Scientists from the Wildlife Conservation Society (WCS), the Ministry of Environment, and the Ministry of Agriculture Forestry and Fisheries of the Royal Government of Cambodia have documented the first case of lumpy skin disease (LSD) in wildlife in Cambodia.
The case involved a banteng (Bos javanicus), an endangered wild cattle species, that was discovered by community patrol members from Our Future Organization while on patrol in Phnom Tnout—Phnom Pok Wildlife Sanctuary in September 2021.
It is suspected that the banteng contracted the virus from infected livestock grazing nearby as the virus had already been detected in domestic cattle in the country at that time. To protect free-ranging wild bovids from LSD, a vaccination campaign was launched for domestic cattle ranging within a 20 km radius of protected areas in Mondulkiri and Preah Vihear provinces. WCS and partners published the effort this month in Frontiers in Veterinary Science.
LSD is a highly contagious viral disease that primarily affects domestic cattle and buffalo but can infect wild ruminants. The virus is transmitted through biting insects and contact with infected animals or their bodily fluids. The disease is characterized by the appearance of raised, fluid-filled bumps on the skin, fever, and other symptoms. In severe cases, LSD can be fatal. It does not infect humans.
Through this collaborative effort between veterinarians, wildlife experts, NGOs, and government officials a total of 20,089 domestic cattle and water buffalo have been vaccinated to date around banteng habitat in Cambodia.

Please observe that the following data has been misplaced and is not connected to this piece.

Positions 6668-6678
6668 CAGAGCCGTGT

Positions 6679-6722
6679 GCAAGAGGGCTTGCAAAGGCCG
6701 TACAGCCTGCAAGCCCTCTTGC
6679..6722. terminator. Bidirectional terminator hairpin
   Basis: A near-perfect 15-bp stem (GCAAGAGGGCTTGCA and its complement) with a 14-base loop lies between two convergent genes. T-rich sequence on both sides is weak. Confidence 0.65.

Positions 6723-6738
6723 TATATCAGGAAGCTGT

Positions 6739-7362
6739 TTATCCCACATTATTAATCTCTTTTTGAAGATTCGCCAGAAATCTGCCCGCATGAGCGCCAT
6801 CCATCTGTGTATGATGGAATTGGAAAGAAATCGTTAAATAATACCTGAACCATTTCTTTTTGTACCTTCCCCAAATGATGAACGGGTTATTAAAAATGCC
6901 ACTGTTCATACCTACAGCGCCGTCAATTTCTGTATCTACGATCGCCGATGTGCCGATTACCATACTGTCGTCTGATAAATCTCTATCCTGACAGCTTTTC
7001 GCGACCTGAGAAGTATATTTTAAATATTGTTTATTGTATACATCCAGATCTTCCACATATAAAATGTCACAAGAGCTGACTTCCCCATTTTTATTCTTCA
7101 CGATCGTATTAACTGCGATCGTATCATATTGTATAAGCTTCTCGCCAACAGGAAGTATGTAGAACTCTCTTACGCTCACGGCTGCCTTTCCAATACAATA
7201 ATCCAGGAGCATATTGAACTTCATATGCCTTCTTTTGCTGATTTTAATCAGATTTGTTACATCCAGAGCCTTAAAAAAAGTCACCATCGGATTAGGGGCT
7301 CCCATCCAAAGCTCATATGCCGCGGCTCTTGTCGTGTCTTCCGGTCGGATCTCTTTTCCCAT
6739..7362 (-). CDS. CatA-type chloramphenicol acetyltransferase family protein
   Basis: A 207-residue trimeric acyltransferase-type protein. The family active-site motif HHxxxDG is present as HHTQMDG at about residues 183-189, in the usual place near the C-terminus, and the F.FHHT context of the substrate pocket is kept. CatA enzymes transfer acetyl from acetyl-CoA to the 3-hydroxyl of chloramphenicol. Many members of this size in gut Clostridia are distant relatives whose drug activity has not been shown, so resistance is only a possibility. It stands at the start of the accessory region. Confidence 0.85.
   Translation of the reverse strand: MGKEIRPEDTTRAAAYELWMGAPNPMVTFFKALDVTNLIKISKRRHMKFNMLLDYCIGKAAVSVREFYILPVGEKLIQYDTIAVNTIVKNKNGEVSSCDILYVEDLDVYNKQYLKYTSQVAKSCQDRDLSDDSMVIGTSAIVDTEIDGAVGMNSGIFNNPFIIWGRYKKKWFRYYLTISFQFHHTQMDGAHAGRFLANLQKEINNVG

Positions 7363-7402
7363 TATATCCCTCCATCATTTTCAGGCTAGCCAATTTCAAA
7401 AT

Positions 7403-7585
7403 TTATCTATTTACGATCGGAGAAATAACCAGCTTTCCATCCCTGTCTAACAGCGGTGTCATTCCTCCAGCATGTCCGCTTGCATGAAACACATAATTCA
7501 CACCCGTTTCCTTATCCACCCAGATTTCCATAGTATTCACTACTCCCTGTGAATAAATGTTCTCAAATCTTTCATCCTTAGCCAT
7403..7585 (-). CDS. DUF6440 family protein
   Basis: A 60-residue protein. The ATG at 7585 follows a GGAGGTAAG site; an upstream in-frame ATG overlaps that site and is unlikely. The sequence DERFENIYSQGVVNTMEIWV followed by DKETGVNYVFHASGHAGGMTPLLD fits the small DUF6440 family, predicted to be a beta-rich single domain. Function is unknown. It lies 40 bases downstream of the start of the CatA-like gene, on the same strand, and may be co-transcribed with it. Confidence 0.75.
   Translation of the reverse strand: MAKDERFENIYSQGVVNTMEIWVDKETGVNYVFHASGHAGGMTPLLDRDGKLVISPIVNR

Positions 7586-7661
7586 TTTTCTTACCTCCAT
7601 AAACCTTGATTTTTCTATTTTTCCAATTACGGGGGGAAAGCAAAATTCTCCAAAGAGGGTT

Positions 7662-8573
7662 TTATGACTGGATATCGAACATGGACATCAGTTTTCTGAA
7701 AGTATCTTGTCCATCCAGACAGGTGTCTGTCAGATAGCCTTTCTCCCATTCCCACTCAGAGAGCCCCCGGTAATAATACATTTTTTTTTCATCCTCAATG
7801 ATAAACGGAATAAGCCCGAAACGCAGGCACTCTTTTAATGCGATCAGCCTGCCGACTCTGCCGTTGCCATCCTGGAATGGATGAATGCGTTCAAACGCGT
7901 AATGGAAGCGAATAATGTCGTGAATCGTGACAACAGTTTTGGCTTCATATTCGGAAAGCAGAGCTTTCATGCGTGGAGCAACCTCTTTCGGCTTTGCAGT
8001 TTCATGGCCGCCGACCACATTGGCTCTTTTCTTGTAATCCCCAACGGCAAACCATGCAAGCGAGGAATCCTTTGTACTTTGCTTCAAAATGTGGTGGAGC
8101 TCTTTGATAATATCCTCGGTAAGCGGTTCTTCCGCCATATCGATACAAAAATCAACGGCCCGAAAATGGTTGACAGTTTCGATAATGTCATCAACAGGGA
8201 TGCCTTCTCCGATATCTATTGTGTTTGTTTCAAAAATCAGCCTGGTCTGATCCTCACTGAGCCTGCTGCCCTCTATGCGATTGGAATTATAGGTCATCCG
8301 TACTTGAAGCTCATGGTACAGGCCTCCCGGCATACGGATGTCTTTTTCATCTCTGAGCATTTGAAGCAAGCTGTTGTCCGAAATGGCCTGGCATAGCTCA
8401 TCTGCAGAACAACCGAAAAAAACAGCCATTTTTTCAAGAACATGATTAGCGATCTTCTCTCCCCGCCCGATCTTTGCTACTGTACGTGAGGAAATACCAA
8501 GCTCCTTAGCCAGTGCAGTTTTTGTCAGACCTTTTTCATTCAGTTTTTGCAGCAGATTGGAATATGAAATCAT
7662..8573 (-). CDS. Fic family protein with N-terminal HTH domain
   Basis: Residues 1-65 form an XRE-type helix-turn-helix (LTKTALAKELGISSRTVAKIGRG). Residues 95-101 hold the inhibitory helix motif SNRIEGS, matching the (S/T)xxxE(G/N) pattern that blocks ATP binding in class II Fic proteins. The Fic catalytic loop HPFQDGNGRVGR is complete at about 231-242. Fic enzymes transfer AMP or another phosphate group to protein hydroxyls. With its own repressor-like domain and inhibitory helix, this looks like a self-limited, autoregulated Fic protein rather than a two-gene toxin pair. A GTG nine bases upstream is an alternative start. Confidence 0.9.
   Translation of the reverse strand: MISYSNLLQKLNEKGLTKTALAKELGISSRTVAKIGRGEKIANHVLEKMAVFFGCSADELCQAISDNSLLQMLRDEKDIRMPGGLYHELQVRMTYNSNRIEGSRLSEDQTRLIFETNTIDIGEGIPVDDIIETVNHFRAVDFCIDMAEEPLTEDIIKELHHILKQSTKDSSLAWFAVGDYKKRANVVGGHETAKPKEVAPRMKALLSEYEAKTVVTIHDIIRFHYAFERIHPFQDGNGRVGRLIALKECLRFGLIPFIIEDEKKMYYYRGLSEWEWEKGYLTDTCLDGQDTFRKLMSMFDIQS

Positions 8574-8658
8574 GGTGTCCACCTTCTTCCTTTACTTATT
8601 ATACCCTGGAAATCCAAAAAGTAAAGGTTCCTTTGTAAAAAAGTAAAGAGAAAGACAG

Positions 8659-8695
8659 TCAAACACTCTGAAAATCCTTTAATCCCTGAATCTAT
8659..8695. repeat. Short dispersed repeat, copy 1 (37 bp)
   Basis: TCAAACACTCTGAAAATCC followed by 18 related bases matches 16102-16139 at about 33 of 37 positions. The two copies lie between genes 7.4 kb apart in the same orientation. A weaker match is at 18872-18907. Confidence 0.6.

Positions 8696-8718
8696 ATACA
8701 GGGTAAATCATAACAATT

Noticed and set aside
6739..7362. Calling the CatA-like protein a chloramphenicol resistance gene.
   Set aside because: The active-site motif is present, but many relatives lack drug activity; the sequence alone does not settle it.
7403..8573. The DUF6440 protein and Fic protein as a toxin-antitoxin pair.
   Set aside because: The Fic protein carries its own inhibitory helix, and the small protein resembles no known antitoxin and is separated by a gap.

“This vaccination campaign serves as an example of protecting both livestock and wildlife health in parallel. Cambodia is conserving wild bovids by taking practical, preventative steps in improving livestock health,” said Mr. Daro Sok, the chief of investigation, Surveillance and Control of Animal Disease for the General Directorate of Animal Health and Production.
“This joint effort to provide this vaccination to cattle may have played a crucial role in preventing a larger scale disease outbreak in both domestic and wild cattle, and helped protect community livelihoods and especially to halt public health risks. We thank the Royal Government of Cambodia and our partners for their support in this important effort,” said Mr. Seng Teak, Country Director of the World Wildlife Fund for Nature (WWF) Cambodia. Since the launch of the campaign, no further cases of LSD have been reported in wild banteng or in gaur (Bos gaurus), another susceptible wild cattle species.
Although LSD is a serious threat to livestock and livelihoods around the world, data are scarce on the impact on and susceptibility of wild ruminant populations. LSD is one of several diseases emerging as a direct consequence of livestock and agricultural encroachment into wildlife habitat. Targeting prevention measures towards domestic animal hosts, as was carried out around Cambodia’s protected areas, is an example of One Health in action to protect biodiversity.
Alice Porco et al, Case report: Lumpy skin disease in an endangered wild banteng (Bos javanicus) and initiation of a vaccination campaign in domestic livestock in Cambodia, Frontiers in Veterinary Science (2023). DOI: 10.3389/fvets.2023.1228505
Wildlife Conservation Society
Vaccination campaign protects endangered wild cattle from highly contagious potentially fatal skin disease (2023, August 8)
retrieved 8 August 2023
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